I grabbed at her shirt, but she fell right through. She tumbled onto the metal rollers, hands grasping for purchase, soft limbs flailing. The rollers dropped her off, down into the Recycling vat, with a crunch.
I turned, swinging the shears at his head. They caught Tony’s cheek as he danced backwards; opened up a shallow curve. Red dripped onto his shirt.
“Aha! Contest for real, is it?” Tony raised the pipe wrench. “This time I won’t stop at watching you face plant.”
“This time there’s no manager to protect you.” I lunged again. He blocked my shears with his pipe wrench; the clang echoed up my arms.
“This is for Sue,” he said, and his wrench slammed into my side, knocking me to my knees. “And this,” and his wrench slammed against my hand, knocking the shears from my grip, shooting spasms up from my fingers.
I thought if I could get to the controls, I could shut off the Recycler before it discovered her defective head. But Tony lunged for me again, and I had to scramble.
We circled around the floor. Clementine’s voice called up to me, crying. The machinery whirred in on her.
One last lunge for the controls, but Tony cut me off. A snick from the vat, and then the crying stopped and there was silence.
I grabbed the shears with my left hand and swung at Tony. He backed away, laughing, parrying with the wrench. But the blades opened, and a wild arc sliced clean through his knuckles, knocking the wrench from his grasp. He swore, backed towards the vat, and then there was nowhere to go. I swung, the shears open wide.
Tony jumped out onto the metal rollers. For an instant he ran them, as fine and easy as any of our birling contests. For an instant he hung suspended over the Recycler. For an instant he looked at me with triumph-bright eyes.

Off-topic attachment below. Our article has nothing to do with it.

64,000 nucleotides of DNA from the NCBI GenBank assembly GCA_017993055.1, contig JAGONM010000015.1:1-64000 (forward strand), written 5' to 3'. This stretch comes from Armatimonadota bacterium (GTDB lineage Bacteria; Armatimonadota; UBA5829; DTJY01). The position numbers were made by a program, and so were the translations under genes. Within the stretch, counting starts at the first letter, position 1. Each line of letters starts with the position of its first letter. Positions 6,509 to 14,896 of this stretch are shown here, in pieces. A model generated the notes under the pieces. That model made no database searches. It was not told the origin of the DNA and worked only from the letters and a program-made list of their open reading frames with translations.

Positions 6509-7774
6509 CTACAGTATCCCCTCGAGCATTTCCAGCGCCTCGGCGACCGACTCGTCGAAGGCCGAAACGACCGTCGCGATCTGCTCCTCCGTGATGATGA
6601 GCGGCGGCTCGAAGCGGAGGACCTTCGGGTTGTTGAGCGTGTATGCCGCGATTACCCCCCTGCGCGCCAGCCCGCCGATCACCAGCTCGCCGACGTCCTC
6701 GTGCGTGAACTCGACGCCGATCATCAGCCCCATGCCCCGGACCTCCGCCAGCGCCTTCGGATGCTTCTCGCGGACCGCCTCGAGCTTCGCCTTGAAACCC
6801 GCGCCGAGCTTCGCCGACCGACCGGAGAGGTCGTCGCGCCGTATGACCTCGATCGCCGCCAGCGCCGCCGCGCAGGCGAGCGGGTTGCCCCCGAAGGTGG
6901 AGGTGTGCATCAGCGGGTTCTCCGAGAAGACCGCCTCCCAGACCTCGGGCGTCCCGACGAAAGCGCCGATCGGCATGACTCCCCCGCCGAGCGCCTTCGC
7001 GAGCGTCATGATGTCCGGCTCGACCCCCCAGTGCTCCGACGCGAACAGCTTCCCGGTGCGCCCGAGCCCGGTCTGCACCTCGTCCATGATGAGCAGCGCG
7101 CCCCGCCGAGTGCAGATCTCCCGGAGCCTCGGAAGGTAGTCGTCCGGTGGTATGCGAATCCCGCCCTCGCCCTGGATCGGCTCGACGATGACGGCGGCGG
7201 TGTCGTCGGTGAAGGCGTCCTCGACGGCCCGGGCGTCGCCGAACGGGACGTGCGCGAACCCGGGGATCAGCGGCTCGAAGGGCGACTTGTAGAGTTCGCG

Then his foot slicked backwards on metal and he tumbled forward into the vat. He scrambled up. “Bill! Get me out!”
I watched the machine surround him. His hand was dripping where I had sliced his knuckles.
“You can have Sue! Let me out!”
But I didn’t want Sue anymore. I wanted Clementine, whose headless body was lying in the sorting bin, whose head had been absorbed and reduced to elements.
The machine sized up his hand as defective, and with a slice and pop, took it off, cauterizing its end. Tony screamed. The machine closed around him, its metal reaching for his face, his face with the slice sheared out.
In that moment I looked inside myself and I saw that I held Tony’s fate in my hands. That I loved that knowledge. That I could kill him. I stared into his eyes and he knew I knew it.
Only then did I get up, scramble to the machine, power it down with shaking hands.
I still work on the eyeball floor. There was an inquiry, but Tony remained silent. The company paid for a new hand for Tony and safety measures for the Recycler, but Tony kept all the money instead, screwing a metal hook to his wrist so he could keep the grease vats filled. He built a house for Sue and she left Feet and had babies and went grey in a year.
Every time I see Tony’s hook I close my eyes.
I still work on the eyeball floor, transcending the cyborgs. But I’ve lost my edge. I’m frightened like I never was before. Frightened of the cyborgs that stand behind me, hiding behind their printed eyes.
Every crèche model that comes through, I wonder if its body once belonged to Clementine. But if she’s come through, I can’t see her. I am blind to the cyborgs and the passions they imitate, to the way they steal from humanity with every blink.
There are signs on the eyeball floor. I drink my tea with powdered milk and watch them from behind my eyes. Some days the signs keep me sane.
Know thyself, they say, and I do, oh I do.